Death of Anselm of Canterbury, Medieval Scholastic Philosopher

Death of Anselm of Canterbury, Medieval Scholastic Philosopher

Anselm is Made Archbishop of Canterbury
Source: Wikipedia

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Anselm of Canterbury, Archbishop of Canterbury, dies in England. A medieval scholastic philosopher, Anselm of Canterbury was one the first to make extensive use of Aristotelian logic.

Thus some argue that Anselm was essentially the father of medieval scholasticism because he starts the trend of using Aristotelian terminology and concepts in defending Christian theology.

Anselm of Canterbury created one of the most famous formulations of the Ontological Argument (in his book Proslogian) for the existence of God (though it was not intended as a proof of God). According to Anselm, God is a "being than which no greater can be conceived" and since actually existing is greater than merely existing as a concept in the mind, God must really exist. If God was merely a concept, it would be possible to conceive of something greater — an actual God.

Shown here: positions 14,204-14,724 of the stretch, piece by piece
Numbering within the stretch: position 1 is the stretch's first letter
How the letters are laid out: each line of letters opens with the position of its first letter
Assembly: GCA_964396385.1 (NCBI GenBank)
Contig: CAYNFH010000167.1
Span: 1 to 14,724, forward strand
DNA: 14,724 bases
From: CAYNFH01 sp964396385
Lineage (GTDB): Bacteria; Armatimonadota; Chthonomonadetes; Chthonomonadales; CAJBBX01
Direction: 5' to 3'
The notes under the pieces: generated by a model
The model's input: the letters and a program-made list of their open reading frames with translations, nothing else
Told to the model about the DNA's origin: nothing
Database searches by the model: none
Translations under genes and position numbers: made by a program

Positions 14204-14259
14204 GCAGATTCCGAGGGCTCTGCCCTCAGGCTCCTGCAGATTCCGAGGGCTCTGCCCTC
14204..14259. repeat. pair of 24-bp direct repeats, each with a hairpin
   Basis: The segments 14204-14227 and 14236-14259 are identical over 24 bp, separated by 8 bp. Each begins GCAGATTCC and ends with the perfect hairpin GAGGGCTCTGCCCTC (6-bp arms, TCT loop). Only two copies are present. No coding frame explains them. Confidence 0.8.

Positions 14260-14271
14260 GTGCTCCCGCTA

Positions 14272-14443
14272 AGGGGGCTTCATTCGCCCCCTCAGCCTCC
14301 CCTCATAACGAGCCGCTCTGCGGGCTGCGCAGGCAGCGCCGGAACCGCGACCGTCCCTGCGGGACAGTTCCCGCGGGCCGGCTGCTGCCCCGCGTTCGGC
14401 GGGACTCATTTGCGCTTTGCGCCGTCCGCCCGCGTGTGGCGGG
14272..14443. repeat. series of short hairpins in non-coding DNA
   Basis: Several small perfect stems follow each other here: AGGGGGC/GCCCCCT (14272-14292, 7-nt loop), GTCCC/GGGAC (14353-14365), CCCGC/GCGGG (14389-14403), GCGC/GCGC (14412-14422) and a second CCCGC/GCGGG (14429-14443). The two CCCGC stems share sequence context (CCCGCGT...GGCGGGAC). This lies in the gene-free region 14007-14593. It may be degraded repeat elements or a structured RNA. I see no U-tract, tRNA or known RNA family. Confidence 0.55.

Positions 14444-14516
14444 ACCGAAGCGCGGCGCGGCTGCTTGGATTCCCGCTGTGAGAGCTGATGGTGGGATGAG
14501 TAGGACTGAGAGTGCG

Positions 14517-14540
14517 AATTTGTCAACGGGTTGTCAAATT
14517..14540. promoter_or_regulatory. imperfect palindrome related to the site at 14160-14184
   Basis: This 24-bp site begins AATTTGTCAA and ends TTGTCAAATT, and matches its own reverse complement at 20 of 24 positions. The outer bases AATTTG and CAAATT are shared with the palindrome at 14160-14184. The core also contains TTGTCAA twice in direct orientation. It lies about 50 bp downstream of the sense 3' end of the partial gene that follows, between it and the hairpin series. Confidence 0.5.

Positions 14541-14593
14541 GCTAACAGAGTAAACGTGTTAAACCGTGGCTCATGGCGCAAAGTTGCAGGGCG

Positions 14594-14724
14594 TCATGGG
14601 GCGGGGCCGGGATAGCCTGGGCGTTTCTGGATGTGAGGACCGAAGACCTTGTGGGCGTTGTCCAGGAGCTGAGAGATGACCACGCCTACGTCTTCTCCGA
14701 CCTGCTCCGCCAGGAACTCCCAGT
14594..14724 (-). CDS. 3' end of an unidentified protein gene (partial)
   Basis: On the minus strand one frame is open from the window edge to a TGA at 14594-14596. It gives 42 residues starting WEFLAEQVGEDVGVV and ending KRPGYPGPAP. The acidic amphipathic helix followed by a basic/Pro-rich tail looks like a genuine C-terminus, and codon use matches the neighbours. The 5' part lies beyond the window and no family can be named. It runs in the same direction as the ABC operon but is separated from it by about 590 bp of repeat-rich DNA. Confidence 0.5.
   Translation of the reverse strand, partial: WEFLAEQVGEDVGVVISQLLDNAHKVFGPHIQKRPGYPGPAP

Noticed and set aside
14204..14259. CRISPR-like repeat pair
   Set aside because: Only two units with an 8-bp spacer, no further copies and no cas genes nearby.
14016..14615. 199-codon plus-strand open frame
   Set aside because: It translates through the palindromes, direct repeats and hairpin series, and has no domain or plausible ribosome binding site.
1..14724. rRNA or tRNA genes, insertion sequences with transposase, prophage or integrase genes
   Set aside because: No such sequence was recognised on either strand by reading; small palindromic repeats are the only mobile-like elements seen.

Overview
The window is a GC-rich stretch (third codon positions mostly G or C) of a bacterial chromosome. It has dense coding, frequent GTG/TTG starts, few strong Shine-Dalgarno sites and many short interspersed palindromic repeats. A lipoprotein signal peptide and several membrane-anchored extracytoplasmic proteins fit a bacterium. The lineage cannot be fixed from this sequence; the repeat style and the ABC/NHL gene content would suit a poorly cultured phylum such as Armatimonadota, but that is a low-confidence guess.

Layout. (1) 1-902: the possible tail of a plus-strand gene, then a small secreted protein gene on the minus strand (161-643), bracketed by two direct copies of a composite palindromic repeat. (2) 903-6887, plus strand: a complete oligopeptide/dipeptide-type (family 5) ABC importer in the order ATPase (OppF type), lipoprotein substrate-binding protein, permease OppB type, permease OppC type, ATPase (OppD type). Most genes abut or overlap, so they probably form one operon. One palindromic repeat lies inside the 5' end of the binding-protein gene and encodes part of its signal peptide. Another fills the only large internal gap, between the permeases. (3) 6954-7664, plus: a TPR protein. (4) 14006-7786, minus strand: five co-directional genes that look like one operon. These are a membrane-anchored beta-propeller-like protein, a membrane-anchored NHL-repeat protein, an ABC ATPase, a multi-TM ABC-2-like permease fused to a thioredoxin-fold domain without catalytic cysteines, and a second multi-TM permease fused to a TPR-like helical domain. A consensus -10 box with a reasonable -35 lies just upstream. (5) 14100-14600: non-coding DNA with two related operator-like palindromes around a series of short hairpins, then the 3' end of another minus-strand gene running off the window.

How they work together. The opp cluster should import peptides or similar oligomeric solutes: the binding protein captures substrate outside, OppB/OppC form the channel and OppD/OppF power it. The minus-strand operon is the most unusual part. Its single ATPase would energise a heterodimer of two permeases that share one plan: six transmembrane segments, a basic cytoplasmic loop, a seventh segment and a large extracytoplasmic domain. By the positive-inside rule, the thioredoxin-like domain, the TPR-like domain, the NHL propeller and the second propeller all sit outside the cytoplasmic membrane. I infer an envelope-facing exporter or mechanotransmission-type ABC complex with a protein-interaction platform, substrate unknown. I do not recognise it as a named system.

Using such linguistic analysis to solve some conceptual problems was characteristic for Anselm's writing and was not used solely in the ontological argument.

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